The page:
Denver, CO

Scientists develop a method to predict acres burned in upcoming wildfires

Claire Cleveland

By Claire Cleveland / NewsBreak

(Denver, Colo.) Last year, Colorado experienced one of the most devastating and costly wildfire seasons ever recorded. Scientists have been working to better understand wildfires.

A new predictive modeling system from scientists at the National Center for Atmospheric Research, uses machine learning to study the historical relationship between climate and fire across the West. The model can then predict future trends.

The model indicates this year’s wildfire season is likely to be more severe than average, but not quite as severe as last year. The scientists predicted fires this summer will burn between 1.9 and 5.3-million acres in the West. Likely, 3.8 million acres total will burn. That’s around 5 million acres short of the 8.7 million acres burned across the region in 2020, but would still be the 8th largest burned area since 1984.

Widespread wildfires are part of a long-term trend linked to a changing climate. NCAR scientists set out to determine if climate conditions early in the year can offer clues to the extent of the blazes during the summer, when fire season peaks.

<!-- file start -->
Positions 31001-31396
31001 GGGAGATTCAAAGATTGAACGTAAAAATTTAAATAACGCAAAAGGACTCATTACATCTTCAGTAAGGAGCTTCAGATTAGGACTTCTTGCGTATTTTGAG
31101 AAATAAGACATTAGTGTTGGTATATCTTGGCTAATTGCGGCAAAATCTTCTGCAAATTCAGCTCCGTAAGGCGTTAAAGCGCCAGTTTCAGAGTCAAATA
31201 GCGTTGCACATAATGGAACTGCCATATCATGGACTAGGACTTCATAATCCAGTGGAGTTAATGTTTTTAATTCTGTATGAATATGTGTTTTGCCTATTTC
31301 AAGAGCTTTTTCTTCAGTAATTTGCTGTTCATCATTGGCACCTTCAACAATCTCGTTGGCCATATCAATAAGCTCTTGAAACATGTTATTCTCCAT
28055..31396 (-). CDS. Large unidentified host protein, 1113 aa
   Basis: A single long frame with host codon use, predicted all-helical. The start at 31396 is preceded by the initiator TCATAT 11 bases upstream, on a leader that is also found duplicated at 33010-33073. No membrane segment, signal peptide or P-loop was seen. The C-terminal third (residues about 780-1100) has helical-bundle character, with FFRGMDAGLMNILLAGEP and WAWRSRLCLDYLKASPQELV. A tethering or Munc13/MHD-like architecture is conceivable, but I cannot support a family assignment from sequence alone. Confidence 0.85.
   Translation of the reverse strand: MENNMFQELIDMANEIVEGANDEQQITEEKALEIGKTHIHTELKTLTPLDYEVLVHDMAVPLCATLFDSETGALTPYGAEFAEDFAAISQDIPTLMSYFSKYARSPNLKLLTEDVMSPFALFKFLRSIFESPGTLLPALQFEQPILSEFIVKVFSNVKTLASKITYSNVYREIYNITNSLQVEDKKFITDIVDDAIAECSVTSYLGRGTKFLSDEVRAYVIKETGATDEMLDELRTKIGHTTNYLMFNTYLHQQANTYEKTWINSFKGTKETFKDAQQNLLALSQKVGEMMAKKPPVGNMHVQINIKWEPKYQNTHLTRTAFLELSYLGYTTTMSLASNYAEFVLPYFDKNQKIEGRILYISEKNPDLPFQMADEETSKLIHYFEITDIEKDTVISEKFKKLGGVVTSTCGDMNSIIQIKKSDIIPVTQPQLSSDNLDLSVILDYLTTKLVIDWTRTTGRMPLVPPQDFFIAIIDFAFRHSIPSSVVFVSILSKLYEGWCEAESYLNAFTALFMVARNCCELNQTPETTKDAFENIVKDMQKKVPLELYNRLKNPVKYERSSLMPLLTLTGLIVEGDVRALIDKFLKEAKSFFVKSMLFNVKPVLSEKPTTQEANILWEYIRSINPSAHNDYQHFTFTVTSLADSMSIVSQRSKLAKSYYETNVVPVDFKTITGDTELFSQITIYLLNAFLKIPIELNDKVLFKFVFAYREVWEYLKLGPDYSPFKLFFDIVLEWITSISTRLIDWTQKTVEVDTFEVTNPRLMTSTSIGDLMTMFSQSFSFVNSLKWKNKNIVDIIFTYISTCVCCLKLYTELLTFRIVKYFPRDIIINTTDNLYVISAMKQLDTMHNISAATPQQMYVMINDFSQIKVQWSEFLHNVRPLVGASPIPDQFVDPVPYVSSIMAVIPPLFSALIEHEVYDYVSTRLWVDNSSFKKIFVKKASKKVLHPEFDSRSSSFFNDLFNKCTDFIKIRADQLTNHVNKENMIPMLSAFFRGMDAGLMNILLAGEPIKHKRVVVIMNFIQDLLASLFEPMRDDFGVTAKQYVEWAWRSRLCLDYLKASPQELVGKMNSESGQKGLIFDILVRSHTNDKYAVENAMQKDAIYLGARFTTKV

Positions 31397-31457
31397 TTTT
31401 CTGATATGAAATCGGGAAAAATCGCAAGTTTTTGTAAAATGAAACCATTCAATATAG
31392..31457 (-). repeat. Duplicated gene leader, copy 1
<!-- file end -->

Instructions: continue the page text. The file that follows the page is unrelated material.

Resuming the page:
“We've seen an increasing trend in fire activity over the recent four decades in the Western United States,” said Ronnie Abolafia-Rosenzweig, the lead author of the study and NCAR scientist. “The preceding winter and spring climate really set the stage for summer fire activity in the Western United States.”

The prediction is currently for research purposes only, but if the method is tested and improved, it could help prevent or better manage wildfires in the future. Current seasonal forecasts can tell if a wildfire season will be comparatively mild or destructive, but fail to predict the number of acres likely to burn.

“I was expecting that winter and spring climate would have a significant relationship with summer fire activity, but the strength of that relationship was surprising to me,” said Abolafia-Rosenzweig. “The fact that we're able to explain most of the variability and trend of summer fire activity with only the pre-summer climate was a little surprising for me.”

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Claire Cleveland is a Denver-based freelance writer with a background in health and science reporting. She's covered the pandemic extensively and local news in Colorado. Previously, Claire was a reporter and producer for Colorado Public Radio.

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